Alaska is the 49 th State in the northern part of America bordering the Canadian Yukon border. It has a fascinating history particularly around the oil and mining industry – and global warming. Do listen to the brilliant Midnight oil podcasts . I have learnt so much from these fascinating accounts about Alaska- well worth the effort and good to put on when you are doing long journeys in the car.
I flew with Virgin Atlantic Business ( my grandmother always said shrouds don’t have pockets) from Heathrow to Seattle , and then onwards to Anchorage using Delta Airlines. This meant that I had the luxury of stretching out and sleeping en route arriving at my destination refreshed after a long journey without swollen ankles and crook neck!
Arriving in Anchorage was relatively easy as the chaotic passport issues that are part of travelling to America were resolved in Seattle. I still to this day don’t understand why the passport service in all major airports in the states is so poor for such a developed and rich country . When you arrive you complete a series of questions about your trip, do finger print and face recognition processes electronically , but then you still have to go through another passport check with passport control. When you have a 2 hr turnaround to your next flight and this checking in process takes over an hour , a lot of completely unnecessary anxiety is created. They do not give any concessions to people in transit . And passport control guards are seriously surly and frightening . Thank god for our British passport checks , a smile and hello make all the difference to weary travellers. I know I am not alone in this as the fellow travellers who I met up with in an anchorage hotel all report the same frustrating experience.
For my first 3 nights in Anchorage I stayed in the Sheraton , about a 10 minute walk from the town centre. It’s a fairly comfortable hotel with an apparently good steak bar that I didn’t eat at. It would be easy to just go there and avoid going into town on the evening on my own. As uncomfortable as it may be I always force myself to eat out and away from the hotel! Anchorage as a town was quite a down trodden and somewhat neglected place. I hired a bike and did a lot of walking around. It’s an easy town to get around, and a decent stop over place before you move on to touring Alaska .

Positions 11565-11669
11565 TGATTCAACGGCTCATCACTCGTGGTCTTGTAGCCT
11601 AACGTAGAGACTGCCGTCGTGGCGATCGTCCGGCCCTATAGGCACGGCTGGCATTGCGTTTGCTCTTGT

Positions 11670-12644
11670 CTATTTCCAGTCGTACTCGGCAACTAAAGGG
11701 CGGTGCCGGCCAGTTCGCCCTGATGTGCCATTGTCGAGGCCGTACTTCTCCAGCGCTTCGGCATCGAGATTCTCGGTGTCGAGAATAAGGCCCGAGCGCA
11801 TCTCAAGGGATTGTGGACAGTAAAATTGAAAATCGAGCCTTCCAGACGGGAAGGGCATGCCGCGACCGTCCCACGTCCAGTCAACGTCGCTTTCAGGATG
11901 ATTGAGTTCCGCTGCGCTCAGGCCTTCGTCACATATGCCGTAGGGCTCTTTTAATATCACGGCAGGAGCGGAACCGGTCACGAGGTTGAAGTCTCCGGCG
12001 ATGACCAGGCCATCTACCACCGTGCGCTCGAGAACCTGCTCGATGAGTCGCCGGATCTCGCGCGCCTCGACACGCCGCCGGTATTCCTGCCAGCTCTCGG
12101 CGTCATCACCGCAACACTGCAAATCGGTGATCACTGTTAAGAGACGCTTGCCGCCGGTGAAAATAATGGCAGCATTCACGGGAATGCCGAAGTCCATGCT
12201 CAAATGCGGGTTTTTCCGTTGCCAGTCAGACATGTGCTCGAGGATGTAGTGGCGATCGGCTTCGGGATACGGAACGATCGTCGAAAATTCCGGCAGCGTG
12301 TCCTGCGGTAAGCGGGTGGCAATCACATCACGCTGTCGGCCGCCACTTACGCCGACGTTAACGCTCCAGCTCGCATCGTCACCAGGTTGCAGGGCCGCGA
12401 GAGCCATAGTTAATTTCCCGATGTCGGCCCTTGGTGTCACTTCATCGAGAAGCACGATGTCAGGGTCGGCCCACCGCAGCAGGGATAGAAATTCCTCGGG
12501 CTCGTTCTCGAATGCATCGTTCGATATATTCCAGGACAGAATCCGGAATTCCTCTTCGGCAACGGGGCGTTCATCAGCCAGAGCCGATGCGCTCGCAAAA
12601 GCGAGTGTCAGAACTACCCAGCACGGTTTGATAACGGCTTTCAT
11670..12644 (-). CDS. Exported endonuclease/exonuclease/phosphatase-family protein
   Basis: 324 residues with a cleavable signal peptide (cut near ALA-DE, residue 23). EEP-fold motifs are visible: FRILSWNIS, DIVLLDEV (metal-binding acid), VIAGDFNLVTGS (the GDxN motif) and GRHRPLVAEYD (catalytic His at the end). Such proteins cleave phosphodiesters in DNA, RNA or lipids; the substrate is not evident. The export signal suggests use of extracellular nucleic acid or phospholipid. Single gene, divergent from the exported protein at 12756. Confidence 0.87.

Eateries were surprisingly good , given the above, and I highly recommend for brunch The Snow City Cafe – great pancakes and blueberries and the Simon and Seafort restaurant . Be aware to book the latter and note it is difficult to find as it is situated in an office building. I walked up and down the street looking for it before I realised this, as did some others. I had an amazing cod stuffed with crab , cooked to perfection with mash and a light creamy dressing for the fish. I also had baked Alaska for desert ( well it is Alaska) which was the best one I have had ever. I actually felt very comfortable eating out on my own and neither restaurant tucked me away in a corner ( this does happen, I think people can feel sorry for singletons!)
I would say though 1 night in the town is more than enough , the “ tours” they have within the local town aren’t worth the money required to visit them.
So onto the trip, having travelled a total of around 1300 miles from start to end of trip.
I joined a group of 6 on a tour run by Grand American Adventures – see the tour schedule below
Our tour guide was a young woman who was amazing and a very safe driver of a large mini bus , along some very remote and long drives.
Going on these escorted tours is a good thing to do if you travel on your own, particularly when visiting such a vast and sometimes remote country. The groups are small enough ( maximum of 12) for you to relax and get to know your fellow travellers . You can decide to take a single supplement at additional expense ( as I did) . Or take pot luck as to who will share your room with you on your journey. I have had one incompatible room mate previously and it put me off sharing, but I know many people who have had no problems. So it’s something only you can decide. It would not have been possible on this tour to change your mind if there is an issue with your room mate ( and that would also create tension) . If you get on with the person then it’s possible you will have made a friend for life. I met a lot of really nice people on the tour , 4 of whom were Brits.